- DBMS Tutorial
- DBMS - Home
- DBMS - Overview
- DBMS - Architecture
- DBMS - Data Models
- DBMS - Data Schemas
- DBMS - Data Independence
- Entity Relationship Model
- DBMS - ER Model Basic Concepts
- DBMS - ER Diagram Representation
- DBMS - Generalization, Aggregation
- Relational Model
- DBMS - Codd's Rules
- DBMS - Relational Data Model
- DBMS - Relational Algebra
- DBMS - ER to Relational Model
- DBMS- SQL Overview
- Relational Database Design
- DBMS - Database Normalization
- DBMS - Database Joins
- Storage and File Structure
- DBMS - Storage System
- DBMS - File Structure
- Indexing and Hashing
- DBMS - Indexing
- DBMS - Hashing
- Transaction And Concurrency
- DBMS - Transaction
- DBMS - Concurrency Control
- DBMS - Deadlock
- Backup and Recovery
- DBMS - Data Backup
- DBMS - Data Recovery
- DBMS Useful Resources
- DBMS - Quick Guide
- DBMS - Useful Resources
- DBMS - Discussion
Relational Database Model
The relational data model was introduced by C. F. Codd in 1970. Currently, it is the most widely used data model. The relational data model describes the world as “a collection of inter-related relations (or tables).” A relational data model involves the use of data tables that collect groups of elements into relations. These models work based on the idea that each table setup will include a primary key or identifier. Other tables use that identifier to provide "relational" data links and results.
Today, there are many commercial Relational Database Management System (RDBMS), such as Oracle, IBM DB2, and Microsoft SQL Server. There are also many free and open-source RDBMS, such as MySQL, mSQL (mini-SQL) and the embedded Java DB (Apache Derby). Database administrators use Structured Query Language (SQL) to retrieve data elements from a relational database.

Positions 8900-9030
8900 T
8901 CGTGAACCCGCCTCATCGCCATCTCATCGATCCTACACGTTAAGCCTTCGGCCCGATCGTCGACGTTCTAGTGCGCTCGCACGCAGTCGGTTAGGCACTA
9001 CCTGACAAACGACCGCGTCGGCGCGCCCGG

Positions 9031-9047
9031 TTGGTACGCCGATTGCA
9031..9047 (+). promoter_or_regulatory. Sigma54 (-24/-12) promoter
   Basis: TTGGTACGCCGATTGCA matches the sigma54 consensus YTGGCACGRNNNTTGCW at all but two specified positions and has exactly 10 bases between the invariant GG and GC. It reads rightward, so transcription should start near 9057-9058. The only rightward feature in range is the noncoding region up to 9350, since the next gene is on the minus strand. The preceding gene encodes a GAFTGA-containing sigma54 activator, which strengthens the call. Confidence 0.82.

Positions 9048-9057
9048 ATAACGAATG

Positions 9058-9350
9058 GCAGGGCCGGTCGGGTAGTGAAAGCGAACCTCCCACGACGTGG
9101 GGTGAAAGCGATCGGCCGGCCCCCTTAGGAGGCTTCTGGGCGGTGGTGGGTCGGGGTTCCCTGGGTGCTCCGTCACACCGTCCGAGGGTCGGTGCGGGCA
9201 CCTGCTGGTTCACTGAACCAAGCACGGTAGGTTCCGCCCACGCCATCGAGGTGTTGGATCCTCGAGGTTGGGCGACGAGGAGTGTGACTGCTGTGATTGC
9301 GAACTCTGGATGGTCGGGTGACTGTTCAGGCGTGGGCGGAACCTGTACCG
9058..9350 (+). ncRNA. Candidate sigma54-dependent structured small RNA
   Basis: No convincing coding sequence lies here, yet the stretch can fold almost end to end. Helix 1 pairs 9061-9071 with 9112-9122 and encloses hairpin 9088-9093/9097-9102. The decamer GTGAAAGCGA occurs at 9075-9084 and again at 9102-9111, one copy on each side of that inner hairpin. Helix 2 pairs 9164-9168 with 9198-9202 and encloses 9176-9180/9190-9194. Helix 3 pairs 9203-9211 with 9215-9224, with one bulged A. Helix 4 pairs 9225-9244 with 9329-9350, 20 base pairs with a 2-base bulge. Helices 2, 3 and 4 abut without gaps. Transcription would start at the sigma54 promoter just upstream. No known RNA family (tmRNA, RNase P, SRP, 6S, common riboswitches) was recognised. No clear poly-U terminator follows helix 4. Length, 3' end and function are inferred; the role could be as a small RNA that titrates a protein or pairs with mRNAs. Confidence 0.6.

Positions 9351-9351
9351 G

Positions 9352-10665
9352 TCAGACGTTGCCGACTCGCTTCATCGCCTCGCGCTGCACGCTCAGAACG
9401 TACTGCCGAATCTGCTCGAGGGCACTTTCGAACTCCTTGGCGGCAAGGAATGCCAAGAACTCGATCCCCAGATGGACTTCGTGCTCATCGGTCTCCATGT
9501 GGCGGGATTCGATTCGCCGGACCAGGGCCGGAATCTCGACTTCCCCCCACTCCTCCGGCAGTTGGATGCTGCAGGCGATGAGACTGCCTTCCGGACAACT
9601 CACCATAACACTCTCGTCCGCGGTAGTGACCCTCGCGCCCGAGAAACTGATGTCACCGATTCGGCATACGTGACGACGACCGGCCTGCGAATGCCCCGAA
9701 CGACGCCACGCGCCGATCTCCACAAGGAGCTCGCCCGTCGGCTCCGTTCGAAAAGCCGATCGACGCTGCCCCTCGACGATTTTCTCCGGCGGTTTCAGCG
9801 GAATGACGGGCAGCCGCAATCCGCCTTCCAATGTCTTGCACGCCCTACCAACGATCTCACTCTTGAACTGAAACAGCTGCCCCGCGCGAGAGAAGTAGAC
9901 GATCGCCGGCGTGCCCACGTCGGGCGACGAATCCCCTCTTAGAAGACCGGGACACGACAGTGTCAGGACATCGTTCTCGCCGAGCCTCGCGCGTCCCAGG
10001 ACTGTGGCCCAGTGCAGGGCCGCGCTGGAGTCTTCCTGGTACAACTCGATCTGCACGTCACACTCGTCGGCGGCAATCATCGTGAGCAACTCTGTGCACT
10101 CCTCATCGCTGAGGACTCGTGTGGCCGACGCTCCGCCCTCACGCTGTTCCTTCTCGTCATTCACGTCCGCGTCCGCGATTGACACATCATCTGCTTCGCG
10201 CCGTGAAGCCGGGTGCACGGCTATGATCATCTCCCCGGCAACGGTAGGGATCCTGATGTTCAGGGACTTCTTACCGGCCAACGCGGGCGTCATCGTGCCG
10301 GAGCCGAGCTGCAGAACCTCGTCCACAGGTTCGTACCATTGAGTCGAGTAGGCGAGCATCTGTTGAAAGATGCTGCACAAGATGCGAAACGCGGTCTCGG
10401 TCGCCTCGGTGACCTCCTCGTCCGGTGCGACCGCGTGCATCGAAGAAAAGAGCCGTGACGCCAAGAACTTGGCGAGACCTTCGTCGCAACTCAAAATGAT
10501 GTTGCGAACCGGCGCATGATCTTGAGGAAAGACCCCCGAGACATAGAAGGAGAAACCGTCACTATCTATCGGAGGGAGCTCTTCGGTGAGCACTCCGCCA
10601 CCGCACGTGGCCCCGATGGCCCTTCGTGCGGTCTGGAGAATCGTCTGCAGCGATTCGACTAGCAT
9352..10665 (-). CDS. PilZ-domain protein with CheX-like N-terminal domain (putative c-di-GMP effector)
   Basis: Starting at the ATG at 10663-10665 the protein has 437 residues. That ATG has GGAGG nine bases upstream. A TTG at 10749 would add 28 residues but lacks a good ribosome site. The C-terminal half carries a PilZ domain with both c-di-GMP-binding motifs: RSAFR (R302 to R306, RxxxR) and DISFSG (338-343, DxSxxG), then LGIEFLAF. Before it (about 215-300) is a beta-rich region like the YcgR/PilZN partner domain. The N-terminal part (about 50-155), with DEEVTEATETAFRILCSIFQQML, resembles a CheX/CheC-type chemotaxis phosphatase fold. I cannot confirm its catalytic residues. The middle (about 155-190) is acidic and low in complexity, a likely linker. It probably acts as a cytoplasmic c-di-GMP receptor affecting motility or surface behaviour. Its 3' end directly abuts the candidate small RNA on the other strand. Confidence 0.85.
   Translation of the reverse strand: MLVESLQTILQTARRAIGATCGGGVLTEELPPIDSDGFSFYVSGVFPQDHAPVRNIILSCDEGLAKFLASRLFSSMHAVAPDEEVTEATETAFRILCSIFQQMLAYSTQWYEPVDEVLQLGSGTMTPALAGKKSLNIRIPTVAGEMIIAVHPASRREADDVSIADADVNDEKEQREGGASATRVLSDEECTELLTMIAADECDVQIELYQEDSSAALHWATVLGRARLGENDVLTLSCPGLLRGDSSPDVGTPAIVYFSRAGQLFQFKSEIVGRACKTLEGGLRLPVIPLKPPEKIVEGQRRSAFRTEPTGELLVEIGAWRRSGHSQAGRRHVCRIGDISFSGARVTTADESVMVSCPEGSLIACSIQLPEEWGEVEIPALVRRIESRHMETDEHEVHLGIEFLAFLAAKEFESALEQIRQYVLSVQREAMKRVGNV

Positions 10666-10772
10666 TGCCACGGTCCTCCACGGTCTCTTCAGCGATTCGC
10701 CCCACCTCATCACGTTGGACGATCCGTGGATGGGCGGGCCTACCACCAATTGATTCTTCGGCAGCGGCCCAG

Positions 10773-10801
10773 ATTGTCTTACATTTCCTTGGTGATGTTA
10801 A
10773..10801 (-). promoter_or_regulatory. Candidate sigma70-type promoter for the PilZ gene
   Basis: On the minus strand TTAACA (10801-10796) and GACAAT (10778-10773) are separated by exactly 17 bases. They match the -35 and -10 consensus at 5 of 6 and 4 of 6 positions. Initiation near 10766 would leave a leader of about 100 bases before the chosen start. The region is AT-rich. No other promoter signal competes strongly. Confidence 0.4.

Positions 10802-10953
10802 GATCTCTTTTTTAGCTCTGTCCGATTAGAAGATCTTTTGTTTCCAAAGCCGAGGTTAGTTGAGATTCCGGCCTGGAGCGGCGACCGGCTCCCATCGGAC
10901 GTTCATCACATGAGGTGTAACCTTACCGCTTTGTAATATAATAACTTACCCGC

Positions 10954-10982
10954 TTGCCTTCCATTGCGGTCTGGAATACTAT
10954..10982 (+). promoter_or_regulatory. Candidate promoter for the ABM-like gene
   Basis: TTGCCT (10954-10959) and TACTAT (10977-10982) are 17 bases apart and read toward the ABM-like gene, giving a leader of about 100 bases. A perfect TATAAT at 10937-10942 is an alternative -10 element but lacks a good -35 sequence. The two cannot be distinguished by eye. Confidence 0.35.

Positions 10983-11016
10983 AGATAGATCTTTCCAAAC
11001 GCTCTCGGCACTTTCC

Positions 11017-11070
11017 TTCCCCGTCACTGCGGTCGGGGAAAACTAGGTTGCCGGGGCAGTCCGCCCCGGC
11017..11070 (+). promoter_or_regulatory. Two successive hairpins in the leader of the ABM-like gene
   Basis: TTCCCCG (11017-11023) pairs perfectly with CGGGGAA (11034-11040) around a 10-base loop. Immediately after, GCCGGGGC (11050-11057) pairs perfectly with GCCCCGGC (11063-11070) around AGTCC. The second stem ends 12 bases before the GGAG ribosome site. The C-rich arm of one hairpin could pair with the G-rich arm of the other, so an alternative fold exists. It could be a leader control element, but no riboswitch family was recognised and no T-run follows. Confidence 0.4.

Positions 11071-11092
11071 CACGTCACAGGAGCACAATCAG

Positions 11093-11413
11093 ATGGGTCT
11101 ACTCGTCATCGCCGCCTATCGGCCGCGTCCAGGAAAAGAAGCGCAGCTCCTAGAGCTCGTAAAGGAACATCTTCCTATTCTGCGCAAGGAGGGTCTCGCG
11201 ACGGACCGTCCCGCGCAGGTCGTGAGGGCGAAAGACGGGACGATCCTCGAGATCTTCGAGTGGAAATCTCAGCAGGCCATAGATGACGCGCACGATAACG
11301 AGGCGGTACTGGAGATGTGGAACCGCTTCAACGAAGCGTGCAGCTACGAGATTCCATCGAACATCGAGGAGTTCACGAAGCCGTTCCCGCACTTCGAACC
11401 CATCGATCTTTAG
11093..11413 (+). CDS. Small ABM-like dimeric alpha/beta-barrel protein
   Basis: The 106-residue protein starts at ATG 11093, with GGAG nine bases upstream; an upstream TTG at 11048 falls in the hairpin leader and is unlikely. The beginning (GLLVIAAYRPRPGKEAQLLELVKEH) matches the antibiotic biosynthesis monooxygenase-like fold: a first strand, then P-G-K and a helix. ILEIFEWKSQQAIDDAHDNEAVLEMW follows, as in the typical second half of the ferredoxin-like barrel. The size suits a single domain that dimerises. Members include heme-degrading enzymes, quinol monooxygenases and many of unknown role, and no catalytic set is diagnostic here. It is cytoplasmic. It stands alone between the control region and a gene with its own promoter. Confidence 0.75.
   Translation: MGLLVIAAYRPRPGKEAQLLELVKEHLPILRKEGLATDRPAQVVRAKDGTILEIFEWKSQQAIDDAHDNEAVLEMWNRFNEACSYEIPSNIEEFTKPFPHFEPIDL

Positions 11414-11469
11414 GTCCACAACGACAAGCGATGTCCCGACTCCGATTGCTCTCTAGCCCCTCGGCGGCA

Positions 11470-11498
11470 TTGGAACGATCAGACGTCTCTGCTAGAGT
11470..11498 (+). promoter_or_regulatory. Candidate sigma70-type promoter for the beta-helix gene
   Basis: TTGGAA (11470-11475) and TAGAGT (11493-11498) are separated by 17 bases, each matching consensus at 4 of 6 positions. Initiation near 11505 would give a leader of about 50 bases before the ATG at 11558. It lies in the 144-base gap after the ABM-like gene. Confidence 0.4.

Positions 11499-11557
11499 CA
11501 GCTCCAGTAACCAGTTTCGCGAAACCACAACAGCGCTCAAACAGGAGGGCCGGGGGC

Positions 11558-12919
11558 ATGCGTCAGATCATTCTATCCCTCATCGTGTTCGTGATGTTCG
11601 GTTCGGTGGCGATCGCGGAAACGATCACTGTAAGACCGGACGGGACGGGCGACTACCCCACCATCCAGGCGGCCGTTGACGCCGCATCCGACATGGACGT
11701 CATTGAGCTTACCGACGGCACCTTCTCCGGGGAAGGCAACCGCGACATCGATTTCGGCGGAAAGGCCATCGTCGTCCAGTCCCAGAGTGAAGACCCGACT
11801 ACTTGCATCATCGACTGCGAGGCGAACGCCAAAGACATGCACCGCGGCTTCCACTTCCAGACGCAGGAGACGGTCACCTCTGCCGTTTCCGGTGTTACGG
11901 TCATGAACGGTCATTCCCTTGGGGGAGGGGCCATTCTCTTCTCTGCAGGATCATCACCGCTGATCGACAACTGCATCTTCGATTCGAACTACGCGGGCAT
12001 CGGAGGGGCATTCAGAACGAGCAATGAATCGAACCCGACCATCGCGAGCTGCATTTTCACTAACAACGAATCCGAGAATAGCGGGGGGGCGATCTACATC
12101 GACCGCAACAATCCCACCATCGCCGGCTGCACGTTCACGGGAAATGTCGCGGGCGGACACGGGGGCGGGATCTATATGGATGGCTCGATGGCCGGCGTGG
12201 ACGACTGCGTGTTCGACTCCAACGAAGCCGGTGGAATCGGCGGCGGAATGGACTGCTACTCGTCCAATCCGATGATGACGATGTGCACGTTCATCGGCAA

As mentioned, the primary key is a fundamental tool in creating and using relational data models. It must be unique for each member of a data set. It must be populated for all members. Inconsistencies can cause problems in how developers retrieve data. Other issues with relational database designs include excessive duplication of data, faulty or partial data, or improper links or associations between tables. A large part of routine database administration involves evaluating all the data sets in a database to make sure that they are consistently populated and will respond well to SQL or any other data retrieval method.
For example, a conventional database row would represent a tuple, which is a set of data that revolves around an instance or virtual object so that the primary key is its unique identifier. A column name in a data table is associated with an attribute, an identifier or feature that all parts of a data set have. These and other strict conventions help to provide database administrators and designers with standards for crafting relational database setups.
Database Design Objective
- Eliminate Data Redundancy: the same piece of data shall not be stored in more than one place. This is because duplicate data not only waste storage spaces but also easily lead to inconsistencies.
- Ensure Data Integrity and Accuracy: is the maintenance of, and the assurance of the accuracy and consistency of, data over its entire life-cycle, and is a critical aspect to the design, implementation, and usage of any system which stores, processes, or retrieves data.
The relational model has provided the basis for: